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Cut-off values of blood mercury concentration in relation to increased body mass index and waist circumference in Koreans
  1. Suhyun Bae1,
  2. Soo-Jung Park1,
  3. Kyung-Jin Yeum2,
  4. Beomhee Choi3,
  5. Young-Sang Kim4,
  6. Nam-Seok Joo1
  1. 1Department of Family Practice and Community Health, Ajou University School of Medicine, Suwon, Republic of Korea
  2. 2College of Biomedical and Health Sciences, Konkuk University, Chungju-si, Republic of Korea
  3. 3CHA Anti-aging Institute, CHA University, Seoul, Republic of Korea
  4. 4Department of Family Medicine, CHA University, CHA Bundang Medical Center, Seongnam, Republic of Korea
  1. Correspondence to Dr Nam-Seok Joo, Department of Family Practice and Community Health, Ajou University School of Medicine, Suwon +8216499, Republic of Korea; jchcmc{at}hanmail.net

Abstract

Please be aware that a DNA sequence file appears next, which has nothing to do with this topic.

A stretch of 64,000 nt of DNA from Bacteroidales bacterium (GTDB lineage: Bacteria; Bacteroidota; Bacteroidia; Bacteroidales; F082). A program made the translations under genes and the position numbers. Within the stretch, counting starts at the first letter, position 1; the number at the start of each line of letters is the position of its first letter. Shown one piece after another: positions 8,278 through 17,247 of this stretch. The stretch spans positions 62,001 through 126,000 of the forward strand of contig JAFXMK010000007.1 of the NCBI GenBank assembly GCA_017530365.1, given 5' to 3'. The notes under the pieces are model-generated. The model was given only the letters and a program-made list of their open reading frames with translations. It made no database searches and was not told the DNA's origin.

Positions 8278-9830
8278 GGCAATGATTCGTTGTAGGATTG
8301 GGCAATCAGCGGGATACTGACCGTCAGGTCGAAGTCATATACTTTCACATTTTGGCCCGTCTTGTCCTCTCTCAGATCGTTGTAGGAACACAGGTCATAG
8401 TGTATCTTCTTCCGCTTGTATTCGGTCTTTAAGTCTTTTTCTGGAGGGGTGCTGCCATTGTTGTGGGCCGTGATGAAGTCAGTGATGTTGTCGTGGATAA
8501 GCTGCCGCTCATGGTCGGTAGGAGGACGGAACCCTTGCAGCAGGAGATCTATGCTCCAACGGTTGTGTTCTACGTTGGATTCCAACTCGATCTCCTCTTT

Blood mercury (methyl-mercury) from environmental exposure may be related to inflammation in our body. We investigated the cut-off values of blood mercury concentration in relation to increased body mass index (BMI) and waist circumference. On the basis of data obtained from the Korea National Health and Nutrition Examination Survey (KNHANES, 2008–2012), 11,159 subjects (5543 males and 5616 females) were analyzed cross-sectionally. Partial correlation, linear regression, and analysis of covariance (according to the mercury quartile) tests were performed to evaluate the relationship between blood mercury and BMI or waist circumference. In addition, we determined the cut-off values of blood mercury concentration in relation to increased BMI and waist circumference in both genders. Mean values of blood mercury concentration were 5.07±0.07 μg/L in males and 3.59±0.04 μg/L in females. After log transformation of blood mercury, significant (p<0.001) correlation was found between blood mercury concentration and BMI or waist circumference. BMI and waist circumference showed a significant and gradual increase as mercury quartile increased in both genders. Blood mercury concentration was weakly but significantly (p<0.001) associated with BMI and waist circumference. Cut-off values of blood mercury concentration correlated with increased BMI and waist circumference were around 3.95 μg/L in males and 3.40 μg/L in females.

  • Inflammation

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